I don't know how panasonic managed their deck playback capacity for secam but I also have a JVC HM-DR10000EU and he will play the L-secam tapes in black and white and it's fine since the manual have a notice about it. I guess I would be ok with the HM-DR10000MS (french version). On the others hand the"EU" can play B-secam (europe) without loosing chroma.
In wich way should I look to get the best from thoses tapes.
I concur : I've read quite a few threads on the subject over the years, never have I found one with so much precise and clearly put information. It would be a good basis for a “sticker” kind of writing.
And I have a similar issue : a collection of mostly LP recorded tapes which I'd like to digitize. From what I could gather, LP mode was a non-standard feature, the exact specifications would vary from one model to another, and the higher-end S-VHS VCRs are not necessarily better suited to get the best possible quality out of them than the original device which recorded them, however low-end it may have been. Is that correct ?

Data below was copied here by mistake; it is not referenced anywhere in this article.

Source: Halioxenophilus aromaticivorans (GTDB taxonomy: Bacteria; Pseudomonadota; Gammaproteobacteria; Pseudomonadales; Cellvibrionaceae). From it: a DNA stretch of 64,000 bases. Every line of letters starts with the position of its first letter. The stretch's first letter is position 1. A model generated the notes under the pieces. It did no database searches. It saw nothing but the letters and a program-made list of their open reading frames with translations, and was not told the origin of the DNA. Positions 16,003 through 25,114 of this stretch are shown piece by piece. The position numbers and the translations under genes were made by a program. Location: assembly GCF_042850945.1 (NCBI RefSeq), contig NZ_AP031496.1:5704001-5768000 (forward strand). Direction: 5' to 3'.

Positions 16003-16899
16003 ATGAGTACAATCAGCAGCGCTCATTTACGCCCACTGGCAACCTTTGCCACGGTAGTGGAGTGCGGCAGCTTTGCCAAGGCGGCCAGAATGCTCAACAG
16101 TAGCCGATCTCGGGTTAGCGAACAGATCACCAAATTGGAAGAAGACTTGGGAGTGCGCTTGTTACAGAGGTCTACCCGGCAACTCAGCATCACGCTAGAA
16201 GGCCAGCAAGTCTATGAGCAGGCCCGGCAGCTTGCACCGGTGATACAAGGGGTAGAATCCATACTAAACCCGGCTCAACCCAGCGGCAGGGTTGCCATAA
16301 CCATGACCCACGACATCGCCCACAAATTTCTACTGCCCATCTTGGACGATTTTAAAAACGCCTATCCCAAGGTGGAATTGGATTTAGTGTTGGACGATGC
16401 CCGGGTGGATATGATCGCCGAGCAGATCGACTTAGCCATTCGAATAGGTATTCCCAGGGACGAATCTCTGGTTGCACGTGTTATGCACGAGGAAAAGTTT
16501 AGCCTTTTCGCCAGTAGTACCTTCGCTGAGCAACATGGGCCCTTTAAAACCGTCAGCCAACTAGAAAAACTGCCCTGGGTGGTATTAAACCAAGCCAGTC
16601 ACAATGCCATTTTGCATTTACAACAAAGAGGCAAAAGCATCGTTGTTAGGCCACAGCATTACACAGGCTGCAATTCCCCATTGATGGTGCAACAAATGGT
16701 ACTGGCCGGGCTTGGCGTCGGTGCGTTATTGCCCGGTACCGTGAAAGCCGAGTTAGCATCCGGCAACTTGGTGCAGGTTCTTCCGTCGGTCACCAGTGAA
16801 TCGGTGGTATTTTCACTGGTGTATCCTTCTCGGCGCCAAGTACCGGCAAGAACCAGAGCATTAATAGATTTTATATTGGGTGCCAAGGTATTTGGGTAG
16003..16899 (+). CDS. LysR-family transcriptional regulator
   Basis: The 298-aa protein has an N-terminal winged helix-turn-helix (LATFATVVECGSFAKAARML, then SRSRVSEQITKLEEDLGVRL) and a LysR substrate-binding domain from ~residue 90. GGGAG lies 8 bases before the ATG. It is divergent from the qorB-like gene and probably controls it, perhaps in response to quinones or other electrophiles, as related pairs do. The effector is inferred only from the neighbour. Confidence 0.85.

In my case, the original VCR is a Portland VH 6197S – a 4 heads Nicam model but from a presumably lousy brand, purchased on sale at half its retail price in 1999. I still have it but haven't tried using it in the past 5 years or so, so I don't know if it's still good to go. I also purchased – at least 5 years ago, probably closer to 10 – a Panasonic FS100H, 80€ on eBay, without the remote. (I don't know the difference between this and the NV-FS200 mentioned repeatedly in this thread.) I did some tests, but not thorough enough to be able to say anything conclusive – and after all those years, those tapes may have further degraded, to the point where I'm wondering if it's even worth the trouble. Most of those tapes contain TV footage recorded between 1999 and 2002 (generally on 4 hours tapes, which means that in LP mode each of them contains a whopping 8 hours of footage), most of which can not be found anywhere (for public access at least). But nowadays, I record each year such an insane amount of stuff that I couldn't possibly catch up and watch even the best 10% of it, unless someone designs a kind of Dragon Ball Time Room, or unless it's the end of the world and I have Time Enough At Last... There always seems to be something more interesting to do – like reading forum threads on the best possible methods to digitize those old and mostly obsolete recordings, which, if I ever get it done finally, I may not even have the time and desire to actually watch anyway !